And of course I am starting to reflect on when it would be appropriate to end this particular blog. It feels as if in many respects it served its purpose. I think I will still be interested in blogging, but perhaps a different blog with a different focus.

But anyway, I always knew that it would be like this when we came to this point. For so long we had to force ourselves not to think beyond "today", because the end date felt so incredibly far away and if we allowed ourselves to focus on that too much it would become too big and too difficult and so we forced ourselves just to focus on "now" and get through "today" and I knew that I would start looking back and be amazed at how far we've come. But of course now we have to start thinking beyond "today", we have to pick up the pieces and figure out what the next chapter will be like. And as exciting as it is to get to this point, you do realise how exhausting this journey has been and it also feels a bit scary having to enter a new "unknown". But mostly it feels exciting, very exciting. We simply can't help wondering what possibilities wait for us around the next corner.

Enough rambling...

On a different note - tonight as Terence and Bianca were watching some or the other show on TV, I suddenly noticed that Bianca in her school uniform looks the same as Terence in his work clothes. I thought it was so cool.


Anonymous said...

Hey Lea
Sounds like you have a lot of decisions to make. My suggestion... my little bit of assvice is this... sometimes the answers to the toughest questons come when we simply let them be, when we're quiet with them and not wringing our hands trying to come up with the perfect answer.
As for your blog, its called The Whites In New Zealand, I don't know if it necessarly has to stop (unless you want it to) it could simply morph and change as you all morph and change along your journey's.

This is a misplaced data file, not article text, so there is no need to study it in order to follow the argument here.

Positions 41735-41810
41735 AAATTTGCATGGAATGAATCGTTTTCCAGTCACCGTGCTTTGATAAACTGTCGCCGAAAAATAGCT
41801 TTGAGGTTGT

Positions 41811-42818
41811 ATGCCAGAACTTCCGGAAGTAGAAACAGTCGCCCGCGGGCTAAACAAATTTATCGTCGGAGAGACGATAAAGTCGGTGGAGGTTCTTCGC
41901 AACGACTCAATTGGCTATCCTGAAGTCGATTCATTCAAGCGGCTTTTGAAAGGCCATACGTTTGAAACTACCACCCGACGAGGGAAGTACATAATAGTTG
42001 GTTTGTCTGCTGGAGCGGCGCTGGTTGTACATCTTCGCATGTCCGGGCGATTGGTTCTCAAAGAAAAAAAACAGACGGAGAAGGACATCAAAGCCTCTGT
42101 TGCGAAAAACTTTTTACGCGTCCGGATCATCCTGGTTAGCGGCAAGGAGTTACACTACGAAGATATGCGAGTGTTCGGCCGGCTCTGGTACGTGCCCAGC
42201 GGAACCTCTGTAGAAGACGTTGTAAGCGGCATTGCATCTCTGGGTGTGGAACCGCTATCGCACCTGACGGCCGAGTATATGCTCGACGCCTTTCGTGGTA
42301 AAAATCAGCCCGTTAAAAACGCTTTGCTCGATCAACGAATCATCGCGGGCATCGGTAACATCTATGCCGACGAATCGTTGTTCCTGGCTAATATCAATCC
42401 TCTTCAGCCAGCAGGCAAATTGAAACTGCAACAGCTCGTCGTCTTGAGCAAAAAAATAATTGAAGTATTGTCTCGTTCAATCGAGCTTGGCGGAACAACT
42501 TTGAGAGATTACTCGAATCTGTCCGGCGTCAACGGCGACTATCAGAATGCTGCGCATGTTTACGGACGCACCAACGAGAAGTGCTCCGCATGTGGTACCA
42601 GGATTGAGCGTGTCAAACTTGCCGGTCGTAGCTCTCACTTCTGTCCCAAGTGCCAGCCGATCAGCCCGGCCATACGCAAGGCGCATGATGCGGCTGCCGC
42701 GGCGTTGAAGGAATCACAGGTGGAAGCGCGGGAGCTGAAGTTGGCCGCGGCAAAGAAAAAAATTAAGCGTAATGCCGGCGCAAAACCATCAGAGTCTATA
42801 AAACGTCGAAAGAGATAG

I'm super excited for you all!!!

ABandCsMom said...

Great post! We've been there with the chemo stuff. Carly (our daughter) went through chemo for 26 months being treated for ALL. We had the very same thing happen with so called friends. They simply didn't want to know anything that was going on. They stopped calling just to chat. They stopped calling at all! We made it though, without their support.

Life is interesting after chemo. It's a new beginning in a way. It's still kind of scary, but much easier than the chemo life. It's a new normal. I guess is the best way to put it.

Congrats on the end of chemo coming up soon!!!

Lisle said...

Lea, I have so loved following your Blog, please keep it going, I check it every night to see if there is an update! Bianca, you Rock! Hou Bene Hou

Anonymous said...

Hi Lea,
I love the photo of "the twins".
I am so glad that steroids went reasonably well this time. I love those pulses.
I always remember starting Maintenance and wondering how we were going to get all the chemos right. There were so many different medicines to get into Peter. And I am still scared that we will miss the odd dose.
Anyway, that is so exciting that you are on the last countdown. I can't wait to get to that stage.
Have a great week,

Anonymous said...

I am in sheer awe of you and your gorgeous family and how you have all worked together to survive. I hope that you will continue to blog, if not here somewhere we can still follow. I have enjoyed getting to know you all through the posts, and not just the post of chemo and treatment but the normal and everyday fun that you find everywhere you go.

Anonymous said...

How amazing that you are nearing the end of treatment for Bianca!
I must add tht I hope you do not end your blog. I read it every day
watching and waiting for your news of the day. Hoping and praying with you that Bianca is well and getting through week to week, day to day. Our family can't wait for our Matthew to be at the place you and Bianca are now. We still have a way to go but we are getting there. I look forward to reading and again waiting for news of Bianca as she gets to this last milestone.
Rosemary NY

Suzanne said...

Amazing photo, amazing news and amazing girl.